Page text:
Most of the time laminators will steam right along, requiring little attention. But at all times it's a good idea to keep it clean so that dust and grit don't get inside and spoil the lamination: also, excessive grit and dirt may get into the moving parts, which eventually will do no good at all.
For external cleaning: turn the machine off and unplug it. Let it cool off for twenty minutes or so. If the machine is merely dusty, a damp cloth is all that's needed. If there is something tougher than that, use a mild detergent, diluted well. DO NOT use alcohol, petroleum-based cleansers, or harsh abrasives. Be especially careful not to let anything get inside the machine: cover the input & output slots with a towel or something.
If something jams inside the machine while operating, it may be possible to clear it out without calling for service. Unplug the machine and wait twenty minutes: remove the cover (if this is a difficult matter then best leave it to the experts). If the jam is visible, and if it will come out with just gentle pressure, then it will probably be all right to remove it: but almost certainly some residue will remain on the rollers or other parts of the mechanism which will eventually bung things up.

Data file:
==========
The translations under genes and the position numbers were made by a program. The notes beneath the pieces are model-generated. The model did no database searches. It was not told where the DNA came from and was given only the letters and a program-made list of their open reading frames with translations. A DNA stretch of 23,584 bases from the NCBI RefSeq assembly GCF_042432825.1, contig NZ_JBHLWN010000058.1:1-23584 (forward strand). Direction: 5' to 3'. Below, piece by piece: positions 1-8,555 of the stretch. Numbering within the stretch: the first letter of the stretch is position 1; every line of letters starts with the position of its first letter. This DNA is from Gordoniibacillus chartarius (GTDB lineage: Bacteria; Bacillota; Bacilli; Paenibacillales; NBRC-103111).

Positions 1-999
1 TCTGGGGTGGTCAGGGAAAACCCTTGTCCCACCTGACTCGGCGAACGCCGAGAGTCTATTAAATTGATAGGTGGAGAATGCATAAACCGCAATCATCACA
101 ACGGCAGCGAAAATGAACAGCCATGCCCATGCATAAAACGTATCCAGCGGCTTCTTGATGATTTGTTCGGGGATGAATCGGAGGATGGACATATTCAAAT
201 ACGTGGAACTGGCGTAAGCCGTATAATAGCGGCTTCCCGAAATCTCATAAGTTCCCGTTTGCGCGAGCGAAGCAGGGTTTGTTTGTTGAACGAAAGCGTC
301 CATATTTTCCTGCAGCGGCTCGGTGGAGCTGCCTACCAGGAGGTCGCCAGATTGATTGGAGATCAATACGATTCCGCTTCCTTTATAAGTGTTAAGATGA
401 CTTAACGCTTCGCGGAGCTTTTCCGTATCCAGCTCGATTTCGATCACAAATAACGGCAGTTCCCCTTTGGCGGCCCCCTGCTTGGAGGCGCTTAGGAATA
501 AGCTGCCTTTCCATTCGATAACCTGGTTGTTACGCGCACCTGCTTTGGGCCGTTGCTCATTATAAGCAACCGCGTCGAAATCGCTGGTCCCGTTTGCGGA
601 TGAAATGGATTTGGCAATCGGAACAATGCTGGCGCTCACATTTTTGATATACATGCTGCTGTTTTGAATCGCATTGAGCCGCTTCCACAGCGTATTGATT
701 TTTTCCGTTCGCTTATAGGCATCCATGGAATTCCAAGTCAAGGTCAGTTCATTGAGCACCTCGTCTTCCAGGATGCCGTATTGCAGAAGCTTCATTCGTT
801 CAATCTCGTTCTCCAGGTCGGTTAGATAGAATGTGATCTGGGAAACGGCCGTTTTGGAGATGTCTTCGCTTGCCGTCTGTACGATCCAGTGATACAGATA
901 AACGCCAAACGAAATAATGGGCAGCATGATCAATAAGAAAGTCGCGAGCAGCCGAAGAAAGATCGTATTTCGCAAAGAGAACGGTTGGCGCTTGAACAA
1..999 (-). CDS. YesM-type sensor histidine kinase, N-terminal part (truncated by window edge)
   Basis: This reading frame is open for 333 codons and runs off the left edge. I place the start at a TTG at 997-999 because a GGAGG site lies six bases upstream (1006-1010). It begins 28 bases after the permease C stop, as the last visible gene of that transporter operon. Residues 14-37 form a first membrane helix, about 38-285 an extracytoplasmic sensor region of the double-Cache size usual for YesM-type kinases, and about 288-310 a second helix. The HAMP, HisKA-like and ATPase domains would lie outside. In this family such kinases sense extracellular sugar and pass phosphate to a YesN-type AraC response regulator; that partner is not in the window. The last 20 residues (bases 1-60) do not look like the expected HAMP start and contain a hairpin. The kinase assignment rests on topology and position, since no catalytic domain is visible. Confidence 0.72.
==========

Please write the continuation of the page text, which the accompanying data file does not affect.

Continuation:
In this context, if you've been using the laminator for foil stamping or single-sided lamination, there is an increased possibility that fluid will have been deposited on the rollers, or that bits of cardboard or other foreign materials are loose inside.
For all but the cheapest laminators - which may be more economical to replace than repair (it happens!) - a regular professional servicing is an idea that will pay for itself. Hang on to the purchase documents, packing slips and material, and manuals - anything that comes with the machine - in case warranty or other issues come up when the machine konks out. For very expensive machines the manufacturer's accredited service reps should be used.
And in self-defense — make sure that all users of the machine know what they are doing!